Re: Full color gum printing

From: Joe Smigiel ^lt;[email protected]>
Date: 07/05/04-08:24:08 PM Z
Message-id: <>


Ahhh. Now I know what you are doing with the bleach. From my
understanding of the gumoil process, chlorine bleach is used to remove
hardened gum from the paper substrate. In gumoil this is done in a
stepwise fashion to reveal more of the paper substrate so that oil
pigments can be applied to the paper. The hardened gum acts as a
physical resist, repelling the application of oil paints in those areas,
and by successively bleaching it back, new areas of the paper can be
pigmented. (The hardened gum is printed from a positive rather than a
negative, thus creating a negative mask on the paper, and the different
oils build up a positive image on the paper substrate in gumoil, IIRC.)

The clearing agent (potassium metabisulphite) in the typical gum
bichromate process does not remove the gum layer but rather just the
dichromate image. The hardened and pigmented gum layers are left

Chlorine bleach might also remove the dichromate image, but I suspect it
would do so at the cost of removing part of the desired pigmented gum
image. This sounds like what is happening to your bleached prints. I
would not use bleach unless I really wanted to remove/bleach back a part
of the gum image. That is a quite different operation than clearing the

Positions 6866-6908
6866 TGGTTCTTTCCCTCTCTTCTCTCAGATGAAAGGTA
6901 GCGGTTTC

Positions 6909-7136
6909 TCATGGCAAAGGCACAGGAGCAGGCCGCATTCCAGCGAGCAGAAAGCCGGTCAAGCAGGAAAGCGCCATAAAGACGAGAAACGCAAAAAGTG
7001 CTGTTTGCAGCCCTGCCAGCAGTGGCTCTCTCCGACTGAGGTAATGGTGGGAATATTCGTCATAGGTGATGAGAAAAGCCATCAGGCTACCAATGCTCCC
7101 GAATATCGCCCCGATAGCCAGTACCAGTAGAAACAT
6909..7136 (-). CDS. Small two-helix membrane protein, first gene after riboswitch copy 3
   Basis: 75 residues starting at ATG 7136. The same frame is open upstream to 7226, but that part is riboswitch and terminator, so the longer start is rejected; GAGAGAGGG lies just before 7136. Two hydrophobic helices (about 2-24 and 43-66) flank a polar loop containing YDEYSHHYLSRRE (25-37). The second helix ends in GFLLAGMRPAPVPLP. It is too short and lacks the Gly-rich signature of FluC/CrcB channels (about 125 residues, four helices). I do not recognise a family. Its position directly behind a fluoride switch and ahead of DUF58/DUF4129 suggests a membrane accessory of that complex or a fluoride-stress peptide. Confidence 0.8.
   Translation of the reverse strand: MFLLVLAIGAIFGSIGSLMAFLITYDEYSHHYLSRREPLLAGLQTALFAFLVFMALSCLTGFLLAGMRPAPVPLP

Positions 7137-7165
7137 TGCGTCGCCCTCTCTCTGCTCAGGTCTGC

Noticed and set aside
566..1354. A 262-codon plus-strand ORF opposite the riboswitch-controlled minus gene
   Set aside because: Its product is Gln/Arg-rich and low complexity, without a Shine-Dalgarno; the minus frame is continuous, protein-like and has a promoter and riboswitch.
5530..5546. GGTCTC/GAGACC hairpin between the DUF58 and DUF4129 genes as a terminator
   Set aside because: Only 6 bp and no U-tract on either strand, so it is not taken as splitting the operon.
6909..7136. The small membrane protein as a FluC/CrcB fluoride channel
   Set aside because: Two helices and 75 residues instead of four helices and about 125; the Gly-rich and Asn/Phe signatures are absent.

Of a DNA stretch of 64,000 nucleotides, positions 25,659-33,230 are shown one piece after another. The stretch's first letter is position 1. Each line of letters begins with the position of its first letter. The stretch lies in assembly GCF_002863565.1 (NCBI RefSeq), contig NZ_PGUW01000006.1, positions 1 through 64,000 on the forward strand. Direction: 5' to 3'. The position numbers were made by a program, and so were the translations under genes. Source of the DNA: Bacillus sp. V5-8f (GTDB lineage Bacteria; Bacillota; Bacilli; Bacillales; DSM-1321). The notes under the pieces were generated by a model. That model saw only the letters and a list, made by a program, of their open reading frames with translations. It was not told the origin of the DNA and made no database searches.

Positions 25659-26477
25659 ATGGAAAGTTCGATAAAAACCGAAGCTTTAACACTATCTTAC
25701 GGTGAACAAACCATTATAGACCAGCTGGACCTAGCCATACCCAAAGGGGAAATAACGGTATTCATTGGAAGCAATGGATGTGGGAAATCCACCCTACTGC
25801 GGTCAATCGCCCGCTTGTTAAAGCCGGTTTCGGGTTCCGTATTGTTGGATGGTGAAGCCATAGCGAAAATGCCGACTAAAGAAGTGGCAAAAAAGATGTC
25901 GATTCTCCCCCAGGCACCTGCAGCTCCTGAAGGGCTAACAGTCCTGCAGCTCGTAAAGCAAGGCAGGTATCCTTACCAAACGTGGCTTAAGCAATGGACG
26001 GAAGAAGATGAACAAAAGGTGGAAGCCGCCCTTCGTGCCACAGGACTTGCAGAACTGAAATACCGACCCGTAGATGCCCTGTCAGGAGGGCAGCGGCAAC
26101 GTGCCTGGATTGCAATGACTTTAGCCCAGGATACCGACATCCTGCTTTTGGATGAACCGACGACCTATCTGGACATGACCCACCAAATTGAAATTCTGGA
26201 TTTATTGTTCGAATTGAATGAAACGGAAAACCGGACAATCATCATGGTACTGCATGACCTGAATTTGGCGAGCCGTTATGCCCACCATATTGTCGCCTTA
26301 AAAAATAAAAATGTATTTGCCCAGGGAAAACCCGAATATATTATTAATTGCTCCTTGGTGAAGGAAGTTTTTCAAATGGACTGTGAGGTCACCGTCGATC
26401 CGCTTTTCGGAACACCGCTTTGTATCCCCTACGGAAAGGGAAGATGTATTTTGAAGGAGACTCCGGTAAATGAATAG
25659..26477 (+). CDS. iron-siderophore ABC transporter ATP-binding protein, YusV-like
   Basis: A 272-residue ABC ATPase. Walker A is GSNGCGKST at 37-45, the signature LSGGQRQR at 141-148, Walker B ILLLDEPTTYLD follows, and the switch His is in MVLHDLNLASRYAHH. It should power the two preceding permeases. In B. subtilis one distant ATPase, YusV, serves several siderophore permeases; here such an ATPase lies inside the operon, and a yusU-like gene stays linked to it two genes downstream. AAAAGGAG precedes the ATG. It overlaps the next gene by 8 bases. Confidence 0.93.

print in potassium metabisulphite.


>>> 07/05/04 7:45 PM >>>
Clorox and water (1:4) for 10 seconds.
I learned from Gumoil but very dificult to go back to quality.

Anyway I will try with the clearing and dry the picture one more day.
The other issue may be the pigment, some are good and some are
It started happening to me with Sonnellier but then it went fine.

----- Original Message -----
From: "Joe Smigiel" <>
To: <>
Sent: Monday, July 05, 2004 6:11 PM
Subject: Re: Full color gum printing

> Hello Giovanni,
> I usually wait to clear the print until after my final layer is
> although I have cleared after an intermediate step. Although I have
> never tested it, I sense that the printed gum layers are softened by
> clearing agent until the print is subsequently dried which hardens the
> gum again. So, I would wait until the end and print expecting the
> clearing agent to remove the subtle dichromate image and shift the
> away from the slight greenish cast that the dichromate imparts.
> If you cannot wipe the gum image layer away while it is in the wash,
> are probably giving that layer too much exposure. What I'm suggesting
> is a very faint layer of low pigment concentration which subtly shifts
> the color balance and which should autodevelop to the desired result.
> Since the exposure is planned for autodevelopment, any physical
> manipulation (brushing, water stream, hot water, etc.) should remove
> just-printed layer and leave the previous image intact with no harm
> done.
> If yellow-green shows "in abundance" the color imbalance is probably
> due to the dichromate image alone but rather some mismatch between
> pigment strengths and saturation of the various layers. The greenish